It is relatively easy to make others laugh. Somewhat more challenging to make ourselves laugh! This man entered into the doctor’s office in Florence, Italy. He was filled with anxiety and exhausted from lack of sleep. The doctor examined him and concluding that his patient just needed a good time, he suggested going to a circus in town and watch its star performer, a clown named Grimaldi. Night after night he had the people rolling in their seats. “You must go and see him,” the doctor advised. “Grimaldi is the world’s funniest clown. He’ll make you laugh and cure your sadness.” “I am afraid I cannot do that”, answered the patient. “This man cannot really help me. You see, I am Grimaldi!”
Depression is always near us. It disrupts the lives of 30 to 40 million Americans and it has been called the “common cold” of mental disorders. It debilitates many. David Feherty was watching TV, a near empty bottle of whisky in hand when his 6 year old daughter changed his life. “She actually climbed up in my lap and said, ‘Dad, you need another bottle’.” Devastated, he sought help for his drinking and was quickly diagnosed with depression. “Half of what makes you feel better is having someone to talk to, someone who does not think you are irrevocably broken.” David has been sober one year. Bernanos says that to find hope one must go down to the abyss of despair.
Depression is basically an illness of distress, of energy. Somewhere the energy is blocked. And it is this blocking of the spirit that causes all kinds of anguish, all sorts of elements in one’s interior that must be calmed.
The danger is to hide behind the television, to take refuge in alcohol, in drugs, to look for something new instead of looking within oneself.
Gerald Sittser had no easy answers as he wrote about the loss of his wife, mother, and 4-year-old daughter from a head-on collision with a drunken driver. In A Grace Disguised: How the Soul Grows Through Loss, Sittser describes his trials of panic, anger, disorientation, and depression.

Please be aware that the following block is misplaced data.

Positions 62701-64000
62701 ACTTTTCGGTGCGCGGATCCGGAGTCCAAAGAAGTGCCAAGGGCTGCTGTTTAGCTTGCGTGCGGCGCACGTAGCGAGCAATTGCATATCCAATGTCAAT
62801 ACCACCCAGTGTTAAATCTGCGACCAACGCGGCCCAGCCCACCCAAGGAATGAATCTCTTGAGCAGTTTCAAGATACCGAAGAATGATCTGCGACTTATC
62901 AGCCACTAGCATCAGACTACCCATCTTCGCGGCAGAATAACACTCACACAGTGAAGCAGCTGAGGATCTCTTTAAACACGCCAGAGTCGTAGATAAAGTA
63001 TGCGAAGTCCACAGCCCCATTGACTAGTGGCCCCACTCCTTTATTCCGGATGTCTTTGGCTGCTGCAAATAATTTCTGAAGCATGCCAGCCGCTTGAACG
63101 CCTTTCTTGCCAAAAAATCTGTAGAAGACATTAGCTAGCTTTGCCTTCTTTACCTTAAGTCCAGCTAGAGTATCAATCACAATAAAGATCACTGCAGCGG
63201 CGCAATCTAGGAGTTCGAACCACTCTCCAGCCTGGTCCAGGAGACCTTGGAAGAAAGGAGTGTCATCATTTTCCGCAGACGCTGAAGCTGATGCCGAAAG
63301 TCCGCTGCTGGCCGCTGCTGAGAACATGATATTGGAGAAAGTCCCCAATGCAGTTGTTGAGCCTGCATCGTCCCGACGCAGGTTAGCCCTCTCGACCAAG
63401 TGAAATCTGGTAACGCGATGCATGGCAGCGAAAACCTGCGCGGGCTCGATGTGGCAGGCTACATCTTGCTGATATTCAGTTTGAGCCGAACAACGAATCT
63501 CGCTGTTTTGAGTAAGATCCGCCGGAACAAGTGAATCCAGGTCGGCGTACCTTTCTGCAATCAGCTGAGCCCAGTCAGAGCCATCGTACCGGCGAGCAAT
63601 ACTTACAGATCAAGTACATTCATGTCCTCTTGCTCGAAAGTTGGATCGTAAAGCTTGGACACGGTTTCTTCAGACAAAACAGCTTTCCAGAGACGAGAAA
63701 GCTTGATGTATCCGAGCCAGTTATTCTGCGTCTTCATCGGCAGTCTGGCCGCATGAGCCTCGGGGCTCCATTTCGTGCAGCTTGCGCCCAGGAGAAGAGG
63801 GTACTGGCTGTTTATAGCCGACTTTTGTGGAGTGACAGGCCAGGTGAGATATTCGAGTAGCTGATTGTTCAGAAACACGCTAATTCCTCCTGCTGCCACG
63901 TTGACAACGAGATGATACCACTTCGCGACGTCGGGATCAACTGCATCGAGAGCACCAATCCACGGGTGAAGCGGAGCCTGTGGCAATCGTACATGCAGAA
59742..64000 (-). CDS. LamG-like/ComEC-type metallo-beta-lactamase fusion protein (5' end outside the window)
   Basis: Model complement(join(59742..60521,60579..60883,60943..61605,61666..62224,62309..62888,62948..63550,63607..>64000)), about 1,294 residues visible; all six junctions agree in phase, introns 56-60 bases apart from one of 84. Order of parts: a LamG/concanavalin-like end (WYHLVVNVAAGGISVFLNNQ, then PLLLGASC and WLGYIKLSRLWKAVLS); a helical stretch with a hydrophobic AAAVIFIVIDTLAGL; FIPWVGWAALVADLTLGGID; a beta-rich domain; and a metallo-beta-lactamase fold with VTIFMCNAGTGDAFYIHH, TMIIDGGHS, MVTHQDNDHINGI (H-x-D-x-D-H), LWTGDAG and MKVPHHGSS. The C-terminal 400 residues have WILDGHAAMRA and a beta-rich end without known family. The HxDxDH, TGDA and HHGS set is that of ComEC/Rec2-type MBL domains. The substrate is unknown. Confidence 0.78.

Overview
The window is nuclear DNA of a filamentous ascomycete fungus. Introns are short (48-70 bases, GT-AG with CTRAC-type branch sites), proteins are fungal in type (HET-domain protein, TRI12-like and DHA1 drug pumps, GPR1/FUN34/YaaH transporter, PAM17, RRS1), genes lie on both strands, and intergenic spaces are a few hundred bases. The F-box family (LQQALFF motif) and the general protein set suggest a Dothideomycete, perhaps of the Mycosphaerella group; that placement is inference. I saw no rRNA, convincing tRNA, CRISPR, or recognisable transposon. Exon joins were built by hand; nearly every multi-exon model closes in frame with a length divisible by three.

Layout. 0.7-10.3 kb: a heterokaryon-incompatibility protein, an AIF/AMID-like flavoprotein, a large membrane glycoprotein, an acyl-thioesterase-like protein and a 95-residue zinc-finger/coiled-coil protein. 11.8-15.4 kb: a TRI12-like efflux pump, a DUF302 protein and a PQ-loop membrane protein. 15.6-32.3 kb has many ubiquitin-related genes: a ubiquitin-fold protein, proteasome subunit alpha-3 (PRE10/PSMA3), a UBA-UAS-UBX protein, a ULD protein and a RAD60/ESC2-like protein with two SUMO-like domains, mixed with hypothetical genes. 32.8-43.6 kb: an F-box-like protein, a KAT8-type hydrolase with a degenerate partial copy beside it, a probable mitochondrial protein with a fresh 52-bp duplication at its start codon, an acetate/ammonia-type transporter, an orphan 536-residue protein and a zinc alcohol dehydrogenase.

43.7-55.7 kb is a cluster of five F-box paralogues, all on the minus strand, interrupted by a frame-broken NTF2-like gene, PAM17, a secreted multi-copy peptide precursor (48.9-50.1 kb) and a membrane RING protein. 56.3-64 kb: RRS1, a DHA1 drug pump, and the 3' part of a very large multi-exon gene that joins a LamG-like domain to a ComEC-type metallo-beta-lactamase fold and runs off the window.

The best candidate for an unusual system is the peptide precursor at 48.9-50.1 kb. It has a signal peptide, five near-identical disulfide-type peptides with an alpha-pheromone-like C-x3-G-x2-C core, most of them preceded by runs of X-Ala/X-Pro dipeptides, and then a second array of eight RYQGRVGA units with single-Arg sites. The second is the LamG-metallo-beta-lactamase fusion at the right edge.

Those who suffer such loss run the risk of “the gradual destruction of the soul” as guilt, regret, bitterness, hatred, immorality, and despair threaten to devour it, he writes. Christians however have another option – the possibility of embracing loss in the light of Christ’s passion and resurrection.
“The sovereign God,” he writes, “who is in control of everything, is the same God who has experienced the pain I live with every day. No matter how deep the pit into which I descend, I keep finding God there. He is not aloof from my suffering but draws near to me when I suffer. He is vulnerable to pain, quick to shed tears, and acquainted with grief.”
The Bible does not use the word “depression,” but it describes people who were down in the dumps. Taunted by Queen Jezebel, the prophet Elijah “was afraid and fled for his life, going to Beer-sheba of Judah. He left his servant there and went a day’s journey into the desert, until he came to a broom tree and sat beneath it. He prayed for death: ‘This is enough, O LORD! Take my life, for I am no better than my fathers’.”
David expresses himself so in psalm 38, “I am troubled, I am bowed down greatly; I go mourning all the day long. …I groan because of the turmoil of my heart”.
How can I get out of the pit? Jean Vanier, who founded L’Arche Community in 1964 in France – it provides group homes and spiritual support for mentally disabled people – states unequivocally that though medicine can help people and drugs can lessen anxieties, the real therapy starts when we learn to recognize our frail human condition. “Do I want to discover what it means to be human? The human being was born little and will die little. Are we willing to accept our frailty as it really is?”
But to do this, I need help. I need a community. “Just as despair can come to one only from other human beings, hope, too, can be given to one only by other human beings.”
Every adversity, every failure, every heartache carries with it the seed of a greater benefit. It has the potential to open our eyes and above all, our hearts. Our weakest moment is when we give up!
(c) Fr. Pius Sammut, OCD. Permission is hereby granted for any non-commercial use, provided that the content is unaltered from its original state, if this copyright notice is included.